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. Last Updated: 07/27/2016

Tsar of All the Russias?




The Russian president is a spent force politically, physically and intellectually, and he still rules, despite the fact that he doesn't have any support to speak of," Mikhail Gorbachev, the last president of the old Soviet Union, said in June. "Protesters in the streets of Russia carry the portrait of Josef Stalin. Well, we probably have a Stalin - a Stalin of a different kind."


As usual, Gorbachev was less than half right. The protesters carrying Stalin's picture are almost all pensioners, sad but without political significance. And Yeltsin is no Stalin. He doesn't kill people, and unlike Stalin - who remained clever and alert to the day he died - Yeltsin is in steep physical and mental decline.


But Yeltsin is not a spent force politically, because he has the support of "the family."


Russia is an economic wreck, and the primary aim of most government ministers is to loot the ruins one more time. There will be elections for the State Duma in December, and then for the all-powerful presidency in summer 2000, and Yeltsin should be doomed to defeat. But far from it: His strategy for hanging onto power is getting clearer by the day.


"The family" are not blood relations, although Yeltsin's daughter, Tatyana, plays a major coordinating role. They are a loose circle of cronies who include Yeltsin's most loyal political aides and some of the country's richest men, like Boris Berezovsky and Roman Abramovich.


These men owe their wealth in large measure to favors granted by the Yeltsin government, and they stand to lose everything they have not hidden abroad, if the next government favors a rival faction. Since Yeltsin has become almost unelectable, their strategy is directed more at avoiding the election than winning it.


The model is provided by Belarus, a post-Soviet state where a fragile national identity, much eroded by long-time immersion in the Russian and Soviet empires, collapsed under the pressure of economic decline. In 1994, voters in Belarus elected a former state farm boss, Alexander Lukashenko, on a platform that basically promised to bring back Soviet times - including reunification with Russia.


Lukashenko never managed to interest Moscow in this proposal. Why would 150 million struggling but resource-rich Russians want to take on 10 million impoverished and resource-poor Belarussians? So the Belarussian boss resorted to increasingly suspect measures to hang onto power, including a 1996 referendum that rewrote the constitution to give him semi-dictatorial powers - and postponed the next presidential election from 1999 to 2001.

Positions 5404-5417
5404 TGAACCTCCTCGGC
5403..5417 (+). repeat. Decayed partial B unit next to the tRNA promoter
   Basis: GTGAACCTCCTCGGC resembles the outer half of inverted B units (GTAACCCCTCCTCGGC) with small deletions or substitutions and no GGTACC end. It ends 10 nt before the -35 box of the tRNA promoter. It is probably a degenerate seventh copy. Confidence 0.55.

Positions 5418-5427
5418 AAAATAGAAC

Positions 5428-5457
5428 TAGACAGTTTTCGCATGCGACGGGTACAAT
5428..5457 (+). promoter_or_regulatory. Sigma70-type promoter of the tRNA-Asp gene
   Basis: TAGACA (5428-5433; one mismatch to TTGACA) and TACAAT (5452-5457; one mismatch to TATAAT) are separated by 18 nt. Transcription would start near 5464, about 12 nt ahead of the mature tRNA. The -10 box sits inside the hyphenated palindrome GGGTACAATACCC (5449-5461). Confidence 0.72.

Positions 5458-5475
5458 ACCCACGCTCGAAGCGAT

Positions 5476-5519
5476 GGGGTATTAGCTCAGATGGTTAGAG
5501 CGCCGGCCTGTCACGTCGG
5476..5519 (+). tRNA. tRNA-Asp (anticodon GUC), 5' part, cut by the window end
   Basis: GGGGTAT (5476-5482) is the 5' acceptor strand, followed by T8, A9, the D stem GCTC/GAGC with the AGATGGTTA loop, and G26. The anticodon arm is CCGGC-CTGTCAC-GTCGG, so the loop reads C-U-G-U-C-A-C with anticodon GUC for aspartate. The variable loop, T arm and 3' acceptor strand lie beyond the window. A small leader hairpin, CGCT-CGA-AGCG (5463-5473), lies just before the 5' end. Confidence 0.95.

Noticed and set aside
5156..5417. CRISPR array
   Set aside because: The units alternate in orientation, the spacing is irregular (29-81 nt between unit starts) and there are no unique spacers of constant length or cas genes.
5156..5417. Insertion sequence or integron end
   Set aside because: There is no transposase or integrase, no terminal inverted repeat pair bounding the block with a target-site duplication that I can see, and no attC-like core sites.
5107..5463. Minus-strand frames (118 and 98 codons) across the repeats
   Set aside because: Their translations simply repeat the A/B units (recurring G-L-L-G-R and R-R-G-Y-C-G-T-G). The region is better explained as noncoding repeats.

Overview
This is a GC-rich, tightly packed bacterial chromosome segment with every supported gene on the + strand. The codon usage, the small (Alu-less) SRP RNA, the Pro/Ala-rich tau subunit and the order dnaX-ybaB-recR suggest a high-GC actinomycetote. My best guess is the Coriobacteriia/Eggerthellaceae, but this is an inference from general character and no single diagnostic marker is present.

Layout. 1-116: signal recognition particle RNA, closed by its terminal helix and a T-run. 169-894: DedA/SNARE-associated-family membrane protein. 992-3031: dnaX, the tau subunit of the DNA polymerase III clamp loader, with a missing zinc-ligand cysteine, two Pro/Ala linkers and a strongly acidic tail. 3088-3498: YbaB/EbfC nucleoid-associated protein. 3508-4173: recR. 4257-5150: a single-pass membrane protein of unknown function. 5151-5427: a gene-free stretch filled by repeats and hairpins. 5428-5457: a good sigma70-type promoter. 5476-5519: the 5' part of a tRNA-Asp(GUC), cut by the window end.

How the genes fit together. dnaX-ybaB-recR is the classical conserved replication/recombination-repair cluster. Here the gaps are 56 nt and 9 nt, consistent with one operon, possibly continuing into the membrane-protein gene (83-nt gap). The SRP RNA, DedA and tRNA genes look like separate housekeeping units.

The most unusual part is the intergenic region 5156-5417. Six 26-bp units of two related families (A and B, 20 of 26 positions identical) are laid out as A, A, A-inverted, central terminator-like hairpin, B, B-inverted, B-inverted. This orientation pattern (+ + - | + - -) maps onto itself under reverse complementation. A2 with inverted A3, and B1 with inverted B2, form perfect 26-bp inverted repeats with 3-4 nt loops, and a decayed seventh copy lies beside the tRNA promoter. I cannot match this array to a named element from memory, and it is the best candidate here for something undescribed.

There were protests in Belarus in July on the date when the presidential elections really should have been held, but Lukashenko's police broke them up with clubs and tear gas, a usual practice. Lukashenko's rule is secure enough - and now he's going to get his union with Russia as well. The announcement was made in late July.


You can see what's in it for Lukashenko. He gets to be vice president of the new federation of Russia and Belarus, whatever it will eventually be called, and Moscow is implicitly committed to defending his rule in order to preserve the union. But what's in it for Moscow?


If Russia becomes a part of a bigger federation (even one whose citizens are 94 percent Russians), then presumably it will need a new constitution. That document might well declare that the existing Russian president, Boris Yeltsin, automatically becomes president of the new federation. It might also transfer most of the powers of the Russian president to this new office, and set the date for the first popular election for president of the new union five years hence - in 2004.


That would solve all of "the family's" problems, if it worked. But it won't. Russia is too far gone.


An immense reservoir of patience, goodwill and sheer inertia has held Russia together for the past eight years, since the end of the Soviet Union in 1991. The population has borne every insult to its intelligence and every theft of its patrimony that the new elite - which is mostly the old elite in new clothes - has heaped upon it. But, they can't get away with this one.


It might get by in Moscow, where some people are still making money and where Yeltsin's leading rivals are allowed a certain space within which to operate. But in the provinces, where almost everyone is desperate and their patience is exhausted, it simply will not be accepted. Many regions will simply cut their ties to Moscow. It doesn't require a rebellion; it requires a simple repudiation of Moscow's authority and a refusal to forward tax revenues.


Last spring, the Council on Foreign and Defense Policy, which includes many of Russia's leading politicians, warned that the "magic glues" that hold the vast Russian state together were beginning to dissolve, and urged immediate elections to give back to the government its political legitimacy. "To wait until the elections in 2000 is extremely dangerous," it warned. So how will Russians react to a maneuver that negates the elections entirely?


One of the monarchy's official titles before 1917 was "Tsar of all the Russias." The time when we talk of 'the Russias' in the plural again may not be far away.


Gwynne Dyer is a London-based independent journalist. He contributed this comment to the Moscow Times.